Construction and development lending represents an important and necessary service that credit unions can provide to their membership. The Board is also concerned, however, that construction and development lending presents risk, in addition to credit risk, in the areas of loan disbursement administration and valuation of collateral. Credit unions that elect to pursue this line of business must protect against those risks by ensuring they have specific expertise and experience, supported by appropriate systems, to mitigate those risks. In addition to these minimum requirements for evaluating credit risk, the proposed rule outlines separate requirements that pertain exclusively to construction and development lending. The proposed rule clarifies the definition of a construction and development loan, describes alternative methods for valuing a construction project, and explains which costs are considered allowable in determining value of the project and therefore may be funded from loan proceeds. Finally, the proposal outlines required procedures to be followed in the administration of construction and development loans.

The proposal sets forth a new definition for construction and development loans that distinguishes between income-producing property and projects built for a commercial purpose. This distinction is necessary for determining the duration of the financing period, as established in this section under the prospective market value method of valuing a construction project. As specified in the proposal, “income producing” means any property that generates income from the rental or sale of the units constructed with loan proceeds and the repayment of the loan is dependent on the successful completion of the project. “Commercial purpose,” by contrast, is a term that applies to structures that do not directly generate income but enhance the operation of a commercial or industrial operation, such as a warehouse, manufacturing facility, and management office space. The proposal also clarifies that a construction and development loan includes any loan for the construction or renovation of real estate where prudent practice requires multiple disbursements as the project progresses and the ultimate valuation of the project and collateral protection is determined from the completed project.

The proposed rule also establishes procedures for the valuation of collateral for construction and development loans. As noted above, in this context, there is significant risk, aside from credit risk to the lender, so the proposal provides significant detail regarding collateral value and preserving that value through diligent loan administration.

As proposed, the rule would outline two distinct methods for determining collateral value: One focused on cost, the other on market value. The proposed rule states explicitly that the credit union must use the lesser value resulting from these two valuation methods in its determination of collateral value. This protection ensures the sufficiency of the investment by the borrower into the project. Requiring credit unions to use the valuation method that projects the lesser value will ensure that the borrower has capital at risk and will help the credit union to establish the appropriate balance in the sharing of risk between lender and borrower. Requiring an evaluation of the prospective market value will guard against the risk of financing overbuilding in the local real estate market.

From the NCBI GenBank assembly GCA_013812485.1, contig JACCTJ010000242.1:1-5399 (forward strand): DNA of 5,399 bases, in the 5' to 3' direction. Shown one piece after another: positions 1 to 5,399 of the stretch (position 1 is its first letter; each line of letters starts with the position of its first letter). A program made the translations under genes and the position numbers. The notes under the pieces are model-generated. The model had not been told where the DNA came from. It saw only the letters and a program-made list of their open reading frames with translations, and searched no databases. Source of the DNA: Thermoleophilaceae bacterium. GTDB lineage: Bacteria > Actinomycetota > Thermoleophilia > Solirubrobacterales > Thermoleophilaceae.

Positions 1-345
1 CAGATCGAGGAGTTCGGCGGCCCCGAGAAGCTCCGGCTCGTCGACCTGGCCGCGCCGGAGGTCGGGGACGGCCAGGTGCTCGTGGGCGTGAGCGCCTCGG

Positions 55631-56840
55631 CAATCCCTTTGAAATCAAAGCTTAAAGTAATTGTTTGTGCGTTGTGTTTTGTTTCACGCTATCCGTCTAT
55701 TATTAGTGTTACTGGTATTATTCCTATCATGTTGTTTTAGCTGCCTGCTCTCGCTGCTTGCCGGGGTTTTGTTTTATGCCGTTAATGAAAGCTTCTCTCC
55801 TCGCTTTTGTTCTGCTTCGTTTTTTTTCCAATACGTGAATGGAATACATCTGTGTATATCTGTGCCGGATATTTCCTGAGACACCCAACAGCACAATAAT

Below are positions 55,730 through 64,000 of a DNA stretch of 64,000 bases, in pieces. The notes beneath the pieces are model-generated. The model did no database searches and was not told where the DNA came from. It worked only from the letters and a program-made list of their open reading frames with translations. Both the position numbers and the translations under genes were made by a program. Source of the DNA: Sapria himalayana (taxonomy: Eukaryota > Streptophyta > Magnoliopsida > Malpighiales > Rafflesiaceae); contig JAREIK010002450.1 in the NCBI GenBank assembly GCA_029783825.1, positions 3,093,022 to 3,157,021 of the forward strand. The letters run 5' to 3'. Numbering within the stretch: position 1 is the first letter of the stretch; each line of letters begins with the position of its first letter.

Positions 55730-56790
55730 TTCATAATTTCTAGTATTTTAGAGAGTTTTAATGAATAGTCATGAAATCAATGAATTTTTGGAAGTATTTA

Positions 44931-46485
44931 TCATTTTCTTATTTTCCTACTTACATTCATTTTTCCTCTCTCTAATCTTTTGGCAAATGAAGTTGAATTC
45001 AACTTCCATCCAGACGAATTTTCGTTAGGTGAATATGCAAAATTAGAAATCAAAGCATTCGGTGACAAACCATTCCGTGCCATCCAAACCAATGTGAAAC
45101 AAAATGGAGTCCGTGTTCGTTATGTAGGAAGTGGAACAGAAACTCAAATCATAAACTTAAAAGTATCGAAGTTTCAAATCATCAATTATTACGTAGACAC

The first method entails an evaluation of the cost to complete the project. The proposal describes allowable costs for valuation and funding purposes consistent with prudent commercial practice. This description supersedes two legal opinion letters issued by NCUA's Office of General Counsel in 2001 and 2005, respectively.[22]

The proposal also describes a second valuation method, which is the prospective market value method. The prospective market value method is described in the Uniform Standards of Professional Appraisal Practice (Statement 4), which discusses the method for valuing a completed and stabilized construction project. The language in the proposed rule describes two different aspects of this approach, based on whether the property is held for a commercial or an income-producing use. The first method, “as-completed,” is for a commercial purpose building, while the second, “as-stabilized,” is for income-producing real estate.

Finally, the proposed rule clarifies the requirements for administering a construction and development loan process, including requiring appropriate disbursement controls, to ensure the project is adequately funded and managed to reduce risk. The proposed rule requires a submission of a line-item budget by the borrower and calls for it to be reviewed and accepted by a qualified individual representing the credit union's interest. It outlines the necessary components of the disbursement process that will ensure that funds are disbursed as planned and in accordance with the budget for work completed and to ensure that the collateral protection has not been adversely affected by intervening liens.

With the clarification of allowable costs, the establishment of the concept of prospective market value, and an outline of required loan administration practices, the proposed rule sets out policies and procedures that are in line with contemporary commercial construction lending practices.